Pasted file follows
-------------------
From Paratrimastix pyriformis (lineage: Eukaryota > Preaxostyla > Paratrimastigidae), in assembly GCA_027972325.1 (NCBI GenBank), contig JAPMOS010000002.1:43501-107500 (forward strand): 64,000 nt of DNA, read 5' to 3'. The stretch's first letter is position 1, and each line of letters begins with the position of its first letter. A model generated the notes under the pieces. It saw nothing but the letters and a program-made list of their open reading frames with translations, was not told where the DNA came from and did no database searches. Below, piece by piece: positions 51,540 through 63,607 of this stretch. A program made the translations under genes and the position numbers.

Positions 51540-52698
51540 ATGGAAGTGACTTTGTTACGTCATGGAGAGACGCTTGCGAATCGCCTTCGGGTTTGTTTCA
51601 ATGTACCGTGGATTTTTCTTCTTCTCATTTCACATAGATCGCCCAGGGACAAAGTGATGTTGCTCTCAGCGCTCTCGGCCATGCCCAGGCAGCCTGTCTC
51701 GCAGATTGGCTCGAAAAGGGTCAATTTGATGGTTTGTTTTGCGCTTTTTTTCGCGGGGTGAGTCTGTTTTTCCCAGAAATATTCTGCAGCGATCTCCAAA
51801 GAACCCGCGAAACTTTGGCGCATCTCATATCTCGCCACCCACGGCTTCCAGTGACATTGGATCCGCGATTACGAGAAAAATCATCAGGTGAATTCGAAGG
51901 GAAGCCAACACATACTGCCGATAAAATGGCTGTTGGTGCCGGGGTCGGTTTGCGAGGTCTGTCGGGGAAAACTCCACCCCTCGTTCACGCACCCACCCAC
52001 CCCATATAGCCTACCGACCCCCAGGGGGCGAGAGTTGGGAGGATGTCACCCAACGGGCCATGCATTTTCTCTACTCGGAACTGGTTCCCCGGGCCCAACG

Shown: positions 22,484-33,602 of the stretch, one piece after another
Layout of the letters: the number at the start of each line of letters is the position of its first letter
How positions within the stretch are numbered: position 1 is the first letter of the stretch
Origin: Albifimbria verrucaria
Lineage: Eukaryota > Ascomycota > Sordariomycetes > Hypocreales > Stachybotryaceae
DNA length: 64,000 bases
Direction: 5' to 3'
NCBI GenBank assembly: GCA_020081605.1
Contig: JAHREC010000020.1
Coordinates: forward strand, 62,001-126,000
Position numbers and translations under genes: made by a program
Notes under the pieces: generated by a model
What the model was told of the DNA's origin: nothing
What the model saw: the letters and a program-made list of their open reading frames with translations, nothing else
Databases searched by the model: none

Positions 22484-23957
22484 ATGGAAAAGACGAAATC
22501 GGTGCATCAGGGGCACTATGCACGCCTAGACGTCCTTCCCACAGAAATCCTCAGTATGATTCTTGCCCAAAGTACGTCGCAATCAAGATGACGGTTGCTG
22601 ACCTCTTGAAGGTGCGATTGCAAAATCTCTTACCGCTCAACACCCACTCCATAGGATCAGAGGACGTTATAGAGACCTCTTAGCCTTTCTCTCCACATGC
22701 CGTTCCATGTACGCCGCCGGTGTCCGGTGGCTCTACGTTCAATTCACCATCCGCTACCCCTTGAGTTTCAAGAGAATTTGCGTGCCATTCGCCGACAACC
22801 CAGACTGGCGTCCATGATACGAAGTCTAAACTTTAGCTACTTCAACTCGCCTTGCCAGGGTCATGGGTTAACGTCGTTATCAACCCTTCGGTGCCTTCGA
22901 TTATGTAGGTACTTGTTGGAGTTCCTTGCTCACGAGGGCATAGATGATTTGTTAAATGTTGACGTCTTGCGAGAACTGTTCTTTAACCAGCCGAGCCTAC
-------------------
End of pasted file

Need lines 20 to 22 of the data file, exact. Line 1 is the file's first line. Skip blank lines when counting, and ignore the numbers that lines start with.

Notes under the pieces: generated by a model
What the model was told of the DNA's origin: nothing
What the model saw: the letters and a program-made list of their open reading frames with translations, nothing else